Nickel Taphouse

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With the wildly popular Birroteca barely a year old, Robbin Haas opened the buzzy Nickel Taphouse in Mount Washington last November. Two restaurants booming in formerly troubled spots may anoint Haas with a reputation for a Midas touch. “The truth is,” says Haas, who has owned and operated restaurants from Florida golf resorts to Guatemala to the Eastern Shore, “I build restaurants that I want to go to.” Nickel, inspired by gin mills in Haas’ hometown of Buffalo, N.Y., features Beef on Weck—thin-sliced steak on a plump caraway-studded Kummelweck roll. But there are no chicken wings to be had. “I don’t want to be that place,” says Haas. “No wings, no nachos. We’re not a bar food restaurant.”

Décor. Haas commissioned local artist Robert Merrill to design Parisian-inspired decals for the windows, with such inviting messages as “Ladies Welcome,” “Open Sundays” and “Fresh Mussels.” The 140-year-old front door with a beveled glass window, and wood for the bar came from salvage outlets, and Haas purchased the beadboard booths that line one wall from a defunct Hooters—painting over the orange with a cool slate and adding brown Naugahyde cushions. An iron rack suspended above the bar holds 120 flickering votive candles, and the deer antler chandelier coordinates nicely with the bison horn door handles—and toilet paper holder in the bathroom.

Drinks. Nickel has 32 (mostly mid-Atlantic) craft beers on tap, with the brews constantly changing. “We buy one keg at a time, and when one pops we put another one in,” says Haas. There’s also a 50-bottle wine list with only a handful over $40, and 18 wines by the glass. Bar manager Danny Onaga designs cocktails with small batch spirits and housemade fixings. “You won’t find maraschino cherries behind the bar,” says Haas. Nor will you find Seagram’s or Absolut, for that matter, though there is Buffalo Trace Bourbon infused with bacon fat, used in one of Nickel’s special Boozy Shakes along with candied bacon, vanilla ice cream from Prigel Family Creamery and ground walnuts.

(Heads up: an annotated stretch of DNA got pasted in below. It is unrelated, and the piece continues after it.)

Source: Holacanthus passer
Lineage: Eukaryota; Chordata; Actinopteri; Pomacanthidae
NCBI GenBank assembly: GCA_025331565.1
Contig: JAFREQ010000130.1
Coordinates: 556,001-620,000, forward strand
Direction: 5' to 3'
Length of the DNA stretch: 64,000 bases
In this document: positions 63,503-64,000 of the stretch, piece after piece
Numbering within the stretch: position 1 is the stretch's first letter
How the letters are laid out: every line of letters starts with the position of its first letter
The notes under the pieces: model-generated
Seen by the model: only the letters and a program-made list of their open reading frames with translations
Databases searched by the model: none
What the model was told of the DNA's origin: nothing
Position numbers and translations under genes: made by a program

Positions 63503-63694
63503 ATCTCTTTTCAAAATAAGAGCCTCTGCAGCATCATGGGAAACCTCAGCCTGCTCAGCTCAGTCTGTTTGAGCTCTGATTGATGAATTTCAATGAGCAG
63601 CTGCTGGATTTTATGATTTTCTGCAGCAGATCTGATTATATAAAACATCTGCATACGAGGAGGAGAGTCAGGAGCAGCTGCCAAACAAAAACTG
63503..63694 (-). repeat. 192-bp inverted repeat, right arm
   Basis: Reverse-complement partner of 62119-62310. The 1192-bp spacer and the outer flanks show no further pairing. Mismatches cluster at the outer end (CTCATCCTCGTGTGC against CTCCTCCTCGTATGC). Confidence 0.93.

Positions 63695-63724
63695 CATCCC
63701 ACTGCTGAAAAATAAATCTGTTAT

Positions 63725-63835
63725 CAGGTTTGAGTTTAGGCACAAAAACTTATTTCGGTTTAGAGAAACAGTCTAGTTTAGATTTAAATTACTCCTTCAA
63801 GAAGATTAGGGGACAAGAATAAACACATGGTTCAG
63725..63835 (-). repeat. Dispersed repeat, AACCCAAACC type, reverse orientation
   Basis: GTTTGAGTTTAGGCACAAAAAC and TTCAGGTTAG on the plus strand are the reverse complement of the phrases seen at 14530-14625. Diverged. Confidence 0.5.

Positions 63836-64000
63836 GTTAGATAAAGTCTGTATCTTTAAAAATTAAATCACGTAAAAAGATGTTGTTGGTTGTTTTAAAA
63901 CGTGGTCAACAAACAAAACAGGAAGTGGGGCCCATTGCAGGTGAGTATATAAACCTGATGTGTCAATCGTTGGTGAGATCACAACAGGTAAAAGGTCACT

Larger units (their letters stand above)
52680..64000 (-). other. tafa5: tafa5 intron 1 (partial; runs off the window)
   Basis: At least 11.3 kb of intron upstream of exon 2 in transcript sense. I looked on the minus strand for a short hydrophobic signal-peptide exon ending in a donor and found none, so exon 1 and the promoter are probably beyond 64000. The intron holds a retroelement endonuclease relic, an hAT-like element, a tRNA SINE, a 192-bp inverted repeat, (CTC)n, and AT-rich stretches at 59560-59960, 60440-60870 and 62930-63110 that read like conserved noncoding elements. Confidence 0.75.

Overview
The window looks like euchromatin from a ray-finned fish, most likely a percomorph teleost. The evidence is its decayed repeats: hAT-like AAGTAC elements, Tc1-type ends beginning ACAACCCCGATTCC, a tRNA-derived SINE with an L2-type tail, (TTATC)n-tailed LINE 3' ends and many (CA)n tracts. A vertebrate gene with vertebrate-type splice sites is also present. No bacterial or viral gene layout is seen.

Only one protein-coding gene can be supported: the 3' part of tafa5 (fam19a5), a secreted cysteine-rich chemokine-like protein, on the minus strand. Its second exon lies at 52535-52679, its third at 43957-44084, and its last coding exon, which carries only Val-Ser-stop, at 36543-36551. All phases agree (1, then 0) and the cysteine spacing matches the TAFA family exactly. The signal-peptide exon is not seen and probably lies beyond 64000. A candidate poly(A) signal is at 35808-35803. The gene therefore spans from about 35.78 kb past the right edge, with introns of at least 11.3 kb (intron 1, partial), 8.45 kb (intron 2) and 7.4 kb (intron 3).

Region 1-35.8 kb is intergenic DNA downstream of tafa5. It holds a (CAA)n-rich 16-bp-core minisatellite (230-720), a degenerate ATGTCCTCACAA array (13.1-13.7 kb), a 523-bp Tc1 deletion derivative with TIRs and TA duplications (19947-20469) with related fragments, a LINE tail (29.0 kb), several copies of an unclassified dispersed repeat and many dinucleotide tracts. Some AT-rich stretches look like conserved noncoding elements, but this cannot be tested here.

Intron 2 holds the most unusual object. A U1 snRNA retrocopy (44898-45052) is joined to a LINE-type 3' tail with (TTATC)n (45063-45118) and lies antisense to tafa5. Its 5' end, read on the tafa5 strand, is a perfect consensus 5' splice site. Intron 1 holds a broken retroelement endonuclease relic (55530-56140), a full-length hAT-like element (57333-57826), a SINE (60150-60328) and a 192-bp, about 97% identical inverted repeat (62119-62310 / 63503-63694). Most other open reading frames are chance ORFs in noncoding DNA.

Food. Along with its signature Beef on Weck, Nickel offers healthy salads, plates (for two) of whole bronzini, chicken and dumplings and brisket with mashed potatoes. There’s also a sinfully juicy Roseda burger—“everyone who uses that beef has an amazing burger,” Haas demurs—along with a nightly selection of oysters (on a recent Saturday night, the place shucked more than 600) and, yes, mussels.

Service. Haas’ restaurant philosophy is more about the Golden Rule than a Midas touch. “To me, service is key in a restaurant,” he says. “In our job description I list the tools you need each day: an apron, five pens, a wine opener and a smile. It’s called the hospitality business because you’re supposed to be hospitable. You’re supposed to make people happy.”

Location, Location, Location. The 2,000-square-foot space has seen at least four tenants in nearly the same number of years. But if Haas can keep up the vibe—as he seems to be doing with Birroteca—there’s no reason to think Nickel won’t be a keeper.  As for the other tavern around the corner? “The more the merrier,” he says.

Final Verdict. For some, Nickel might be a bit out of the way, but it’s worth remembering when you’re in the mood for filling victuals and affordable drinks. Not to mention smiling staff and Boozy Shakes.

—Martha Thomas

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